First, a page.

Denise La Grassa has been performing her original music and poetry in Chicago at clubs, hotels, festivals and events for over 25 years. She was a regular performer at Chicago's once-thriving jazz clubs such as the Bop Shop Jazz Club, Velvet Lounge and HotHouse, where her shows evolved into performances in New York City, Scotland, Germany, and Switzerland, as well as at theaters and festivals in Chicago. The first show, BITE, performed with a jazz trio, won critical acclaim from the Chicago Tribune, Chicago Sun-Times, and Chicago Reader. La Grassa also worked with The Second City Touring Company, where her writing, acting, singing, and improvisational skills entertained audiences nationwide.

La Grassa has won three Emmy Awards, and been nominated numerous other times for her work at WTTW-TV (PBS) in Chicago and WILL-TV (PBS) in Urbana. In August 2016, she completed her doctorate in Jazz Performance with a minor in Theater History from the University of Illinois at Urbana-Champaign, where La Grassa began creating The Blues Ain't A Color following the shooting death of Trayvon Martin. She continues performing the show and facilitating discussions in Chicago and central Illinois, and is currently working on musical documentary of the production. La Grassa holds the position of Lead Faculty, Jazz Studies, at Lincoln College in Lincoln Illinois. She recently produced and co-wrote with students an original Jazz-Theater presentation with Lincoln College Students Next Stop:Harlem.

La Grassa started volunteer teaching music and composition to children 14 years ago at Chicago's Mercy Home for Boys and Girls. Kids had previously co-written a celebration song with her called "Greatest Man in the Land" for Obama's election in 2009:

John Kregor (co-composer) received a B.A. in composition at the University of Texas, and is a prized member of Chicago's jazz community. He has played in groups led by Jim Gailloreto, Rob Clearfield, Matt Ulery, and currently plays with Patricia Barber every Monday at the Green Mill when Barber is not touring the U.S. and Europe. Kregor also played on Barber's critically acclaimed 2013 Blue Note Records album Smash.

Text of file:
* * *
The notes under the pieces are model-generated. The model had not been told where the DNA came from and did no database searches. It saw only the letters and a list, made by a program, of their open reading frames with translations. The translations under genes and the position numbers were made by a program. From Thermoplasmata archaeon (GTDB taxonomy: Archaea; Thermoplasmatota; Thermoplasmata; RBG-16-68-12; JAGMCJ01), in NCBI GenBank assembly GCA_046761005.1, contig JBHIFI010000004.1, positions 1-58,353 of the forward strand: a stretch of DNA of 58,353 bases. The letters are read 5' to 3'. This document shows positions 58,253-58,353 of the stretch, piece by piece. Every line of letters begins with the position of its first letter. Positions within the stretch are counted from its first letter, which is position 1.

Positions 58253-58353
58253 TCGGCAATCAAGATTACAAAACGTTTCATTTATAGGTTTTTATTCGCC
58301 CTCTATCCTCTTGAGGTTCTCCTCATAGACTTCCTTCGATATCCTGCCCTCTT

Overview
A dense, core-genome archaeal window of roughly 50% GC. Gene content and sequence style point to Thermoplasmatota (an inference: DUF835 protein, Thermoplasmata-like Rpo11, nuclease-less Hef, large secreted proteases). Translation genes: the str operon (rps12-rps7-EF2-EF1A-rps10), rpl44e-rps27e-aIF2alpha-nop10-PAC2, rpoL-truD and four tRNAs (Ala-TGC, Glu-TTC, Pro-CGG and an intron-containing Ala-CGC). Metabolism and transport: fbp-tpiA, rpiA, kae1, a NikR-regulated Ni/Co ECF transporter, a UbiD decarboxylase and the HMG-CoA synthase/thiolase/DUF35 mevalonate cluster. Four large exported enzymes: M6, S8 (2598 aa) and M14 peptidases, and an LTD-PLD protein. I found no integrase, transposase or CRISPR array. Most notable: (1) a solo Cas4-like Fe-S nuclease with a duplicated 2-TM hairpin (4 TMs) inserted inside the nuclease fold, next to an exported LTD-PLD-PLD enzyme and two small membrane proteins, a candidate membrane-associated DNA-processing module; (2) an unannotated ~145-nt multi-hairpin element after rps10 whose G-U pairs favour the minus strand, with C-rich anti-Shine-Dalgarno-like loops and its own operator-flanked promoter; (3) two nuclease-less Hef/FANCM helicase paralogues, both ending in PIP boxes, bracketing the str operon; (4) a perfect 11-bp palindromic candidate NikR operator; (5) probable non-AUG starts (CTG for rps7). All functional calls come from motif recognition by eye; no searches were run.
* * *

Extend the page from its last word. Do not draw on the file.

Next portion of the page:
Dale Calandra is an award-winning Director, Actor, Writer & Producer based in Chicago. He was a Founder of Center Theater Ensemble and Creative Director of The Training Center for the Working Actor, Chicago's top acting school, for 20 years. And for 12 years, was Artistic Director of Festival Theatre, Illinois' oldest outdoor Shakespeare Company. In his career, Dale has Directed 70+ Productions and Acted in 100+ Shows. His acclaimed Lysistrata, 2411 A.D. was published by Doubleday, with National Productions. Dale specializes in One-Person Shows, including Tom Mula's Circus of Dr. Lao (Next Theater) and La Grassa's Is There Anything Going On Upstairs? (Royal George Cabaret). He has also developed/coached club acts/stage performances for Charlene Brooks, The Sparkle Sisters, Shane Taylor, Charles West, Carol Moss, Becky Menzie, Judy Rosignola-Rice, Rob LaMonte and Elizabeth Doyle. He was Jeff-nominated as Best Actor for The Whale (Victory Gardens). He performed Edna in Hairspray (1st Nat'l Broadway Tour). And in 2013, the Chicago Tribune named him one of the top-ten Best Performers in Chicago Theater.